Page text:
Radon in the News
Invisible Gas is Second Leading Cause of Lung Cancer
Watch this KJCT8 news segment.
GRAND JUNCTION, Colo. -- We have a warning for you about a lung cancer-causing gas that could be lurking inside your home.
It's called Radon. The byproduct of decomposing Uranium deep below the earth's surface seeps up through the ground and can become trapped inside your home, especially during the winter.
It's the second-leading cause of lung cancer in the United States right behind smoking.
Experts say you should use a test kit to figure out your home's levels. And if they're high, they're advising that you pay the money to get rid of the Radon.
Watch this WHSV news segment.
Radon is something you can't see or smell but, you need to know about to keep your family safe.
It's a naturally occurring radioactive gas that is likely in your home and specialists say one in three homes in the Valley have unsafe levels.
The rocky soil in the area makes homes, businesses and apartment buildings more susceptible.
The radon comes from decaying uranium and thorium, which exist naturally in the soil and rocks.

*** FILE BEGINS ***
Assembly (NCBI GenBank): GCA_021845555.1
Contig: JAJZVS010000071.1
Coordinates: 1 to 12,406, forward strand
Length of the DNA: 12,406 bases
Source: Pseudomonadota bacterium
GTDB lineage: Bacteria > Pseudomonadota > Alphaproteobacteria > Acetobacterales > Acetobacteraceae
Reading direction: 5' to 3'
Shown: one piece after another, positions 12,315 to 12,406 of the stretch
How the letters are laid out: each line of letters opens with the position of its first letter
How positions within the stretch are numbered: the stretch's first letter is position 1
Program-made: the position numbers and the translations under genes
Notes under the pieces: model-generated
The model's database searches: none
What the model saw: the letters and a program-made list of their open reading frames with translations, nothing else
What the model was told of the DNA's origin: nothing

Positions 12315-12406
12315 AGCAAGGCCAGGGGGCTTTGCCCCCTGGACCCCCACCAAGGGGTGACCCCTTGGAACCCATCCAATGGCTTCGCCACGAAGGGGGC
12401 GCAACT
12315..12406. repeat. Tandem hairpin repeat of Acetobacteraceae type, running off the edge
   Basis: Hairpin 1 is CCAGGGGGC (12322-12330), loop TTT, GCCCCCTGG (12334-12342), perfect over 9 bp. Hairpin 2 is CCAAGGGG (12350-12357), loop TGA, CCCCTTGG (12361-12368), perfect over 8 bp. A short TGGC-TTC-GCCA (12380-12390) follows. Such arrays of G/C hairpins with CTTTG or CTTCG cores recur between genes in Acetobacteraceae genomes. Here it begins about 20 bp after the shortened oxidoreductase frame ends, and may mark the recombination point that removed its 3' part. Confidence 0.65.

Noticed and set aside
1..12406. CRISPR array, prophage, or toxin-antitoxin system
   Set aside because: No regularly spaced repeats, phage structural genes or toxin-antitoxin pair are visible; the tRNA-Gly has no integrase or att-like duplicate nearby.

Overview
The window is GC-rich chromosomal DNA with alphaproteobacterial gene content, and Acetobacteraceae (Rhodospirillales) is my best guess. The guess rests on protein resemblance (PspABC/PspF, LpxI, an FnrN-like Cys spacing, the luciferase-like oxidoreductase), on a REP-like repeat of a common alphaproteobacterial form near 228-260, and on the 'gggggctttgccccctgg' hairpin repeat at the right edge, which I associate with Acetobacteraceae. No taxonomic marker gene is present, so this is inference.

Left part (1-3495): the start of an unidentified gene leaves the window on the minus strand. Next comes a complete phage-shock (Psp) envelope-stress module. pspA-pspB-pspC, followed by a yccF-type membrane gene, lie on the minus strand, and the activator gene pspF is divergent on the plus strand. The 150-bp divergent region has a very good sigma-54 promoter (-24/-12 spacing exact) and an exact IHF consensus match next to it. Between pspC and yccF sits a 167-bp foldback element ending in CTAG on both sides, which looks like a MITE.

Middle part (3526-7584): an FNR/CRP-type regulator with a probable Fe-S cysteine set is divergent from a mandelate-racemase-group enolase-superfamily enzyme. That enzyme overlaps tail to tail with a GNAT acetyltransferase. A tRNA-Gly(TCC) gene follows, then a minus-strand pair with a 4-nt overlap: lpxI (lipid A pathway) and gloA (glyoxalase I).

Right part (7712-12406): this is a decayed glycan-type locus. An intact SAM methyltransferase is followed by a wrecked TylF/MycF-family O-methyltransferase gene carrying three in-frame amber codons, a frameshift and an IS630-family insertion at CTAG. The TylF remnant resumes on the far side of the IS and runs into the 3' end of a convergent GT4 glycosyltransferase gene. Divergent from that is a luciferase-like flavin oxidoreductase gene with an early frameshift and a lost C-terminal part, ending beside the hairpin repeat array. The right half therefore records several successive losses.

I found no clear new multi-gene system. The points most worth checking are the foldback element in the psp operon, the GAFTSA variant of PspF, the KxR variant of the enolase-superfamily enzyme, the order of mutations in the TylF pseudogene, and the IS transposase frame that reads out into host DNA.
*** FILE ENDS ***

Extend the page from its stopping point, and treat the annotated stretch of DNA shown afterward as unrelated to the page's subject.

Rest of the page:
Continuously breathing in unsafe levels of radon is the equivalent of smoking numerous cigarettes per day.
Keith Micallef, the owner of Accurate Home Inspections and a Certified Radon Specialist, says he has seen more people testing.
Radon exposure is the leading cause of non-smoking lung cancer
WASHINGTON – January is National Radon Action Month and the U.S Environmental Protection Agency (EPA) and eight other federal agencies are announcing a new effort to strengthen the fight against radon exposure. Radon exposure is the leading cause of non-smoking lung cancer. Senior leaders from the federal agencies are pledging to work together to create a national risk reduction plan for radon that will help save lives and create safer, healthier homes for all Americans.